Rivendell Aromatics resides among 3000 Hass Avocado Trees in the lovely Casitas Pass Valley, near Santa Barbara, California. A 50 gallon stainless steel distillation unit with a glass condenser is utilized to distill their own oils and hydrosols from organically grown plants. The farm is owned by the Messori family and operated by Roland and Sandy Messori. Sandy and Roland are graduates of Cal Poly University, California.

Sandy will be the main conductor of the day, as we harvest and prepare the "physical matter" to be transformed into the "quintessence". I will contribute my aromatherapeutic blending and botanical perfumery background to the experience as we learn and create from the plant matter harvested. Together Sandy and I will demonstrate different ways to use both the hydrosol and the essential oil produced from the distillation.

Each participant will take part in the alchemical transformation of the plant matter from solid mass to aromatic treasures as well as prepare at least one item to take home with them. This is a unique and special experience in our local community with a boutique distillation in a gorgeous, peaceful setting. A light, vegetarian lunch will be served. Our day will end at 4pm. Please wear suitable clothing and bring a notebook to write in.

The fee for the entire day, including materials is $140 or $70 for half the day. A deposit of half of which is due up front to reserve your seat. The balance is due before the day of the class. Due to the nature of the class, participation is limited, we encourage you to reserve your seat now. The deposit is non-refundable. We require the full amount at time of registration if you choose to pay with a credit card. Please contact Sandy to reserve your seat and directions: (805) 649-2476 or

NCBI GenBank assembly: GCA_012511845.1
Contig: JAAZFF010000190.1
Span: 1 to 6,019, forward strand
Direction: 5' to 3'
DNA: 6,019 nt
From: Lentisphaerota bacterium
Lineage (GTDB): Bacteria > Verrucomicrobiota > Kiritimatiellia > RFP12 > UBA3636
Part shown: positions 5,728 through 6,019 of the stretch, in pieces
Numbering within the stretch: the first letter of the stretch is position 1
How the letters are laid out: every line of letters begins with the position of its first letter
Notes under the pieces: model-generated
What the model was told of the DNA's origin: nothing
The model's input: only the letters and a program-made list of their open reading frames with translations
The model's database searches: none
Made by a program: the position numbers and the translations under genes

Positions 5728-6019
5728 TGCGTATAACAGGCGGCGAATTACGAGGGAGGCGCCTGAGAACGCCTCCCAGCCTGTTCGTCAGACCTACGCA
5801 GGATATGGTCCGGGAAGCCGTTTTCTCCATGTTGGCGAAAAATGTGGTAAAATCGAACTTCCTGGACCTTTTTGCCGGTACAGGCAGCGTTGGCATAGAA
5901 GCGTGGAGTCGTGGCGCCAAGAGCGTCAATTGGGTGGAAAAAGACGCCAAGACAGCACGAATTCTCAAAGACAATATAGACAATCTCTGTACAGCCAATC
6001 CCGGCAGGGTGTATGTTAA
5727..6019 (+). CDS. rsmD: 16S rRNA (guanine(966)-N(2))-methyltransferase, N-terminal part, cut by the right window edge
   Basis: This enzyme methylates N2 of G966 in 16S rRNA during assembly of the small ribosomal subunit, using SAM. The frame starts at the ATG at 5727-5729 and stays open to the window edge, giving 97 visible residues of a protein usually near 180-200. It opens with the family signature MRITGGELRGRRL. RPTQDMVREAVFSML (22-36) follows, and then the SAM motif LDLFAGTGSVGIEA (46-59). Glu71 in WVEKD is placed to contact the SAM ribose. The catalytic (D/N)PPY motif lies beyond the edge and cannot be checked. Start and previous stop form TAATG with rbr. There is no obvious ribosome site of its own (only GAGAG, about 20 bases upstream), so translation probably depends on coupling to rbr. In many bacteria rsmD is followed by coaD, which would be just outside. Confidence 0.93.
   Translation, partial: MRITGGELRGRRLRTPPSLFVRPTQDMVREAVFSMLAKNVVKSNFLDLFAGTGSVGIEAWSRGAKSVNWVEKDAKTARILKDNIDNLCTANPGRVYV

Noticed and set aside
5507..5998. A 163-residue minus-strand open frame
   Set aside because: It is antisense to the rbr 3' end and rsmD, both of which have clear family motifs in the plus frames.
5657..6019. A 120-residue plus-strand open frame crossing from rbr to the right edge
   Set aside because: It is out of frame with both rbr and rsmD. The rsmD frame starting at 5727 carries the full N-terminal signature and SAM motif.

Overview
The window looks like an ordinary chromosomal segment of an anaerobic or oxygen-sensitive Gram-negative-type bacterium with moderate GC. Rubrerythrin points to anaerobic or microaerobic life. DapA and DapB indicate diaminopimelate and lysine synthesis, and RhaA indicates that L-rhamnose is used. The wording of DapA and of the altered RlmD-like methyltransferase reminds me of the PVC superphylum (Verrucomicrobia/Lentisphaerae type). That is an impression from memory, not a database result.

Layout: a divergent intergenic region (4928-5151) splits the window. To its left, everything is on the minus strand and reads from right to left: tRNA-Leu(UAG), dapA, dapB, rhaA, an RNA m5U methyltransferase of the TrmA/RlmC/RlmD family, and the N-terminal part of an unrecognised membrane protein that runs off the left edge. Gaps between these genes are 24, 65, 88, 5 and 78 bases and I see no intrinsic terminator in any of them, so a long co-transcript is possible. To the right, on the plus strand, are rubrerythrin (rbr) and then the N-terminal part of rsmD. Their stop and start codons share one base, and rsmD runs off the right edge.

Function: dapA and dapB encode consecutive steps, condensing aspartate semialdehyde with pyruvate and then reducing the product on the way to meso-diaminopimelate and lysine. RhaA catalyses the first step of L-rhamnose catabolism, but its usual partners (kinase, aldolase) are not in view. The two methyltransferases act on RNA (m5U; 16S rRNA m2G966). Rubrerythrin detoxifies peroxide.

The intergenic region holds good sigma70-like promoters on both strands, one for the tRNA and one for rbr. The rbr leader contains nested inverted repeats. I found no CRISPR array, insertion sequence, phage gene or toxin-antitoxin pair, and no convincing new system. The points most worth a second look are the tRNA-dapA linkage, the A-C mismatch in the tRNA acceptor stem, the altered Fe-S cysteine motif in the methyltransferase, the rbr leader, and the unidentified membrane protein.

Saturday, March 1, 2008


Today was the final class in the California Native Plant Design series at the Theodore Payne Foundation. I now have a complete landscape design using native plants for the front portion of our lot. I chose plants from the Woodland and Chaparral community since that is where our home is located. The intention for the design is beauty and expand awareness of native flora. Aromatic plants were chosen to be included in the creation of botanical perfumes, especially those in the Californica series.

We began the process by removing the vinca, native to Europe, that covered our front slope. I’m sure that process will continue. This past week we started giving away other non-natives in the garden to neighbors, family and friends. Although we still have lots of work to do before we can start planting, I do intend to have some plants in the ground by April!

The painting above is called Sovereignty, the image came to me during a Beltane meditation.

In 1996 I was part of an initiate circle with about seven other women. We would meet once a month at a loft in downtown LA. The intention was greater awareness. We would meditate, drum, read, study archetypal energies, do ritual and practice mindfulness. Here is an excerpt from one of our handouts, by our facilitator and dear friend Kaitryne:
“The Goddess Sovereignty represents the inherit unity of the King and the Land. She also stands for just and truthful dealings among all peoples. She is the epicenter about which the Arthurian Legends revolve, for she is the Goddess of the land and whatever affects the land causes changes in her. The Goddess of Sovereignty holds a four-sided cup of truth and justice: if three falsehoods are said over it: it will shatter into pieces; but if three truths are said over it: it will reunite. Like the Earth itself, she must be respected.”

Of all the archetypes we studied Sovereignty keeps circling back to me, especially now that I find myself defending the Oak trees in and around my community.

If I were to create a perfume in honor of Sovereignty I would start with a base of earthy and woody notes, possibly: Sandalwood, Cedarwood, Mitti, Vetiver, Patchouli. The greenness of Galbanum is a must for its definitive green, fresh earth quality. Where to go from there...hmmm....

Roxana Illuminated Perfume™
The Theodore Payne Foundation
Arthurian Traditions

Sovereignty ©Roxana Villa